I'm looking up and out.
Because we're in Big Sky country and I've never seen anything like it.
Imagine you are a tiny, tiny dot inside a Montana snow globe, but it's
not snowing, and the sun's shining. Look ahead, to your left, right
and behind you. Seas of golden wheat flitter and wave. Now look up,
and around and around.
Sky. Sky. Sky. On my. Brilliant blue sky. Everywhere.
Now and then, a stupendous mountain range, called the Rockies, juts
into the endless sky.
Because of my up-and-out looking, I almost miss what occupies me for
the rest of the day. Two warriors. Metal warriors. Atop horses. Metal
It takes a minute for my brain to register what my eyes see. By the
time I get it, and decide I want to see more of it, we've zipped past
it. We're just about to enter the the town of Browning on Route 2 in
northwest Montana when I plead with Allen (who's driving), "Go back!
"WHY?" He missed it, too.
I explain, and we turn around. Nearly a mile later we find our life-
sized warriors silently welcoming visitors to the 1.4 million acre
I stand; I stare. I sense power from these silent metal men riding
their welded steeds. Obviously, the artist used discarded pieces of
metal to craft this amazing work. Look at the pictures. See the way
discarded auto parts are transformed into arms, legs, bodies, eyes,
headdresses, staffs and armor?
The story is lost because there is no sign, no label, nothing that
speaks about why these sculptures are here and how they came to be.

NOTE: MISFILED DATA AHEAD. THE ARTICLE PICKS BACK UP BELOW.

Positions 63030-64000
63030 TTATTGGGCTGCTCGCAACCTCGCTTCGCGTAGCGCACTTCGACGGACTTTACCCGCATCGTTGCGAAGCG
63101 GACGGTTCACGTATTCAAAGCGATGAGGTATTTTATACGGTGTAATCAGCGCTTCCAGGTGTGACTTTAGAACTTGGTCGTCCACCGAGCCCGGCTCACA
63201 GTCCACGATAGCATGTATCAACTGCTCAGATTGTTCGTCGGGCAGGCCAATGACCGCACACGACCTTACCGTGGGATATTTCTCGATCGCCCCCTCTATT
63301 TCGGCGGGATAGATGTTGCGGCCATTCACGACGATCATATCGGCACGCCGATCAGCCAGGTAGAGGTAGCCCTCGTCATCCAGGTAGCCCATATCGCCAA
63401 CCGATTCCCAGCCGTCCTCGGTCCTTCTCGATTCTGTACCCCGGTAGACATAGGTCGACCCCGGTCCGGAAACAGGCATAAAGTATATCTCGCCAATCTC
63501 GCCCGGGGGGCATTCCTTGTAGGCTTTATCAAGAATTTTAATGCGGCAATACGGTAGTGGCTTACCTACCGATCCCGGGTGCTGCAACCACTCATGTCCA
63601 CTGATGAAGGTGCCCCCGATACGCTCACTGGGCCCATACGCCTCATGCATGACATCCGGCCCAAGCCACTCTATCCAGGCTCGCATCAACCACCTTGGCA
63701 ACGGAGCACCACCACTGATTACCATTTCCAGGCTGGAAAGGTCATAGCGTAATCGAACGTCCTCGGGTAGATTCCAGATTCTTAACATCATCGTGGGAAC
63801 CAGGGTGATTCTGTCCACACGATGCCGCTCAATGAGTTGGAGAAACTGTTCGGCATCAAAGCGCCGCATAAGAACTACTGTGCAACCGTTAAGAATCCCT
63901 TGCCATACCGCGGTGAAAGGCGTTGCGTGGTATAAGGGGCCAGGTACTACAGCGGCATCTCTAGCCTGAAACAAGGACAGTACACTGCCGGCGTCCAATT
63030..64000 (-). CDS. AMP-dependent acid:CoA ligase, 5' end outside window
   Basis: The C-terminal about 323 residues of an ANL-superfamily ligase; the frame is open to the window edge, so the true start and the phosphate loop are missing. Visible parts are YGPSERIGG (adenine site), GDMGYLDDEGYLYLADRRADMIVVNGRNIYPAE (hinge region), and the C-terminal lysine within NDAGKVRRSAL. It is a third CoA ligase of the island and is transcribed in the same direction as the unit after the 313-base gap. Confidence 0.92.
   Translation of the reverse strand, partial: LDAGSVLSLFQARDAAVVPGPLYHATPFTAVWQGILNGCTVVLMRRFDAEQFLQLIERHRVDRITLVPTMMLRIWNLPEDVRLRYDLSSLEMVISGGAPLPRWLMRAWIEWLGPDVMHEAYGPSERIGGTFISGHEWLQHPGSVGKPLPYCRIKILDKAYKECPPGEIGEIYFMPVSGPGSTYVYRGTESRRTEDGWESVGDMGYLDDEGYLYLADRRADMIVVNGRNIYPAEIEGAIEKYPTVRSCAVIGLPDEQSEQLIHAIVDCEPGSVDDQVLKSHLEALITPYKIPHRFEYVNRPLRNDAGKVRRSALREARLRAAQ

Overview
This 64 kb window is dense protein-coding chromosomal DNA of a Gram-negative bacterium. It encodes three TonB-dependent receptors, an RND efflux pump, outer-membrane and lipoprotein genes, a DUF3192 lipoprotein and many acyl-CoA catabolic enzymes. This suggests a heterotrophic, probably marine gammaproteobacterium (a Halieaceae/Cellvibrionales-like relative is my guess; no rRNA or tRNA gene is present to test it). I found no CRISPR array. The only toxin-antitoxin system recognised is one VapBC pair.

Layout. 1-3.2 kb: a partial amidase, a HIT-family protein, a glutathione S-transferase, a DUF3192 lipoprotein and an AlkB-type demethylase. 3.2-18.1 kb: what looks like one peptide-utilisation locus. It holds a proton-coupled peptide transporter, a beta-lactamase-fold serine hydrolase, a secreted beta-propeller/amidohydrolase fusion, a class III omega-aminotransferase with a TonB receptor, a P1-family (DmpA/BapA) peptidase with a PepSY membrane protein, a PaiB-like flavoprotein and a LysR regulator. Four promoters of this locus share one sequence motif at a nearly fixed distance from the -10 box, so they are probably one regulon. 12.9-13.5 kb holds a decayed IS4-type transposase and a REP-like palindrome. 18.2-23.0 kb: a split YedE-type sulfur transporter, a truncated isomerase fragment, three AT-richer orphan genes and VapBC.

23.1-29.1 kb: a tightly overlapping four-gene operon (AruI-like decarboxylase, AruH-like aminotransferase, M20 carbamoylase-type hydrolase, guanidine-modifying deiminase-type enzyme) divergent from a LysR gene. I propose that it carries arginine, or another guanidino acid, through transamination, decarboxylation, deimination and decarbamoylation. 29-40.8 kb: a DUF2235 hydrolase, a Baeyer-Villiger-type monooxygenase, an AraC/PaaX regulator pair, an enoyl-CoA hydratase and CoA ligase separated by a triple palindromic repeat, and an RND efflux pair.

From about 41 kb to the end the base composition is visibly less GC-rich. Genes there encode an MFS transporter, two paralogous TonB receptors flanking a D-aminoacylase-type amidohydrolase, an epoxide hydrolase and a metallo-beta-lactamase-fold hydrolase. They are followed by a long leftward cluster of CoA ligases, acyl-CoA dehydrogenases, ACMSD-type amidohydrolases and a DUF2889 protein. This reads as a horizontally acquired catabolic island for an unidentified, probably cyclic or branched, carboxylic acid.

I take pictures, then load myself back into the motor home and
continue into Browning.
We need fuel, so we stop at the nearest gas station, a Cenex. I go
inside and ask the clerk, "Do you know who made the warriors?"
"My cousin, Jay Laber" she say, casually. HER COUSIN??? "He lives over
What she didn't tell me and the Internet did is Jay Polite Laber, 47,
is a self-taught Blackfeet artist, art teacher and amazing reclamation
man. He turns old junk cars (he calls them Rez Wrecks) and barbed
wire into art (he calls it Trash Art) that defines the life of Native
About five years ago, Laber was commissioned by the National Assembly
of State Art Assemblies to create his warriors. The idea was the art
would identify native lands to drivers otherwise consumed by the
magnificence of nature.
As we leave the Blackfeet Nation, about 35 miles later, we repeat the
drive-by process, only this time Allen sees the warriors and I miss
them. We still have to turn around.
It makes me wonder how many other drivers catch sight of these
treasures and know, therefore, that they've entered native lands.
And how many others drive right on by, because they are too busy
looking up and out.